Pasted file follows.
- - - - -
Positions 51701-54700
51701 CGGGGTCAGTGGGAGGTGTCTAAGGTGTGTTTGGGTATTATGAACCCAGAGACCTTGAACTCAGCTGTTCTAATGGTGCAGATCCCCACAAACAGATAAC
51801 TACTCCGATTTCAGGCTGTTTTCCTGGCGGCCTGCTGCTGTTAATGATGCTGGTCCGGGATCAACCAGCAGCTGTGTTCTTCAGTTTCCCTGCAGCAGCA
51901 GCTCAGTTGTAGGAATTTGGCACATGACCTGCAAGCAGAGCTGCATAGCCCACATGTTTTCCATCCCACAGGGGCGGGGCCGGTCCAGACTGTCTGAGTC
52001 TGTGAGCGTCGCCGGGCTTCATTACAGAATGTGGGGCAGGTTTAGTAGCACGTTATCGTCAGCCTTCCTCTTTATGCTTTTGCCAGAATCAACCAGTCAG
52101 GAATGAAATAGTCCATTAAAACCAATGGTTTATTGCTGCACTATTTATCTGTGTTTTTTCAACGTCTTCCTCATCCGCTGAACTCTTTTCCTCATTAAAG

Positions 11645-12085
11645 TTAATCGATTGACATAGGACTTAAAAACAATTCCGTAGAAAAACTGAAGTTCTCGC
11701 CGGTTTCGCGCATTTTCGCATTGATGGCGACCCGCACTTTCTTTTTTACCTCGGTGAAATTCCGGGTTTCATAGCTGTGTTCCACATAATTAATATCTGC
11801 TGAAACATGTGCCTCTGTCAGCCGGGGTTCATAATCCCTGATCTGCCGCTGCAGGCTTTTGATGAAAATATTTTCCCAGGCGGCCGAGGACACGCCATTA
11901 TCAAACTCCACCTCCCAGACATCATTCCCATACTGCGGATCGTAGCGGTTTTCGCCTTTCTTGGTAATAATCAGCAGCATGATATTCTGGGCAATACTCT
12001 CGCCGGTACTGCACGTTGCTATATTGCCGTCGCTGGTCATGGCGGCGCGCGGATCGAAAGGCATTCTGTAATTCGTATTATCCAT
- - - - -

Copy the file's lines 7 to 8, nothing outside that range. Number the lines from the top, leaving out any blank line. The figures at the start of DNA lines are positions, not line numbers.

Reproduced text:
Positions 11645-12085
11645 TTAATCGATTGACATAGGACTTAAAAACAATTCCGTAGAAAAACTGAAGTTCTCGC